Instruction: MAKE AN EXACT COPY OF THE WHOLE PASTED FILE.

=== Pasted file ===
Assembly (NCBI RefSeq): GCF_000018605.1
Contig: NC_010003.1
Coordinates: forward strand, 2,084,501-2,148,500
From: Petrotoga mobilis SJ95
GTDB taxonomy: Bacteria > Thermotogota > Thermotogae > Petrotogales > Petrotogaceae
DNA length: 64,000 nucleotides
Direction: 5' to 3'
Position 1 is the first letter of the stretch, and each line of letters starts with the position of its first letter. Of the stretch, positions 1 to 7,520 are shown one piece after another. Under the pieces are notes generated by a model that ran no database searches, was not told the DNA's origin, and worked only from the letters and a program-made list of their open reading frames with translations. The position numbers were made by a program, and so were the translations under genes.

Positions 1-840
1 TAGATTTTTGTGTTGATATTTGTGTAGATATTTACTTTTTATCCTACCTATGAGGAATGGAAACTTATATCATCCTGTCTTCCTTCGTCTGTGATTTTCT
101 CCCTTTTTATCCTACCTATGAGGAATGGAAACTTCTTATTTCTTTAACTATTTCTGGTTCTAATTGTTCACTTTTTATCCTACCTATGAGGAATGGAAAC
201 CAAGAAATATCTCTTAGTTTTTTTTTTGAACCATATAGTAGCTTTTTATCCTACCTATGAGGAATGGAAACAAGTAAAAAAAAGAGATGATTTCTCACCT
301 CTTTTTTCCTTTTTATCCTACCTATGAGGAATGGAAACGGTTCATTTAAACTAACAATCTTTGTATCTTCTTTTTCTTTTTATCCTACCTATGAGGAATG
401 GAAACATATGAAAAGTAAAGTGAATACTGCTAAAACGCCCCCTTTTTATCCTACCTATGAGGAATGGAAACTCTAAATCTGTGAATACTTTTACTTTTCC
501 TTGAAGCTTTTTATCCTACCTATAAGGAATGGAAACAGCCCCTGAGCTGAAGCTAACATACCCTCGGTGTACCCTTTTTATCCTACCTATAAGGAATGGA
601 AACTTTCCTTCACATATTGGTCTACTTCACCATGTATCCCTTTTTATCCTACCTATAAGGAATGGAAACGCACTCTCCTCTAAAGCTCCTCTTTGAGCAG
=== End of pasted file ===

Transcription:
Assembly (NCBI RefSeq): GCF_000018605.1
Contig: NC_010003.1
Coordinates: forward strand, 2,084,501-2,148,500
From: Petrotoga mobilis SJ95
GTDB taxonomy: Bacteria > Thermotogota > Thermotogae > Petrotogales > Petrotogaceae
DNA length: 64,000 nucleotides
Direction: 5' to 3'
Position 1 is the first letter of the stretch, and each line of letters starts with the position of its first letter. Of the stretch, positions 1 to 7,520 are shown one piece after another. Under the pieces are notes generated by a model that ran no database searches, was not told the DNA's origin, and worked only from the letters and a program-made list of their open reading frames with translations. The position numbers were made by a program, and so were the translations under genes.

Positions 1-840
1 TAGATTTTTGTGTTGATATTTGTGTAGATATTTACTTTTTATCCTACCTATGAGGAATGGAAACTTATATCATCCTGTCTTCCTTCGTCTGTGATTTTCT
101 CCCTTTTTATCCTACCTATGAGGAATGGAAACTTCTTATTTCTTTAACTATTTCTGGTTCTAATTGTTCACTTTTTATCCTACCTATGAGGAATGGAAAC
201 CAAGAAATATCTCTTAGTTTTTTTTTTGAACCATATAGTAGCTTTTTATCCTACCTATGAGGAATGGAAACAAGTAAAAAAAAGAGATGATTTCTCACCT
301 CTTTTTTCCTTTTTATCCTACCTATGAGGAATGGAAACGGTTCATTTAAACTAACAATCTTTGTATCTTCTTTTTCTTTTTATCCTACCTATGAGGAATG
401 GAAACATATGAAAAGTAAAGTGAATACTGCTAAAACGCCCCCTTTTTATCCTACCTATGAGGAATGGAAACTCTAAATCTGTGAATACTTTTACTTTTCC
501 TTGAAGCTTTTTATCCTACCTATAAGGAATGGAAACAGCCCCTGAGCTGAAGCTAACATACCCTCGGTGTACCCTTTTTATCCTACCTATAAGGAATGGA
601 AACTTTCCTTCACATATTGGTCTACTTCACCATGTATCCCTTTTTATCCTACCTATAAGGAATGGAAACGCACTCTCCTCTAAAGCTCCTCTTTGAGCAG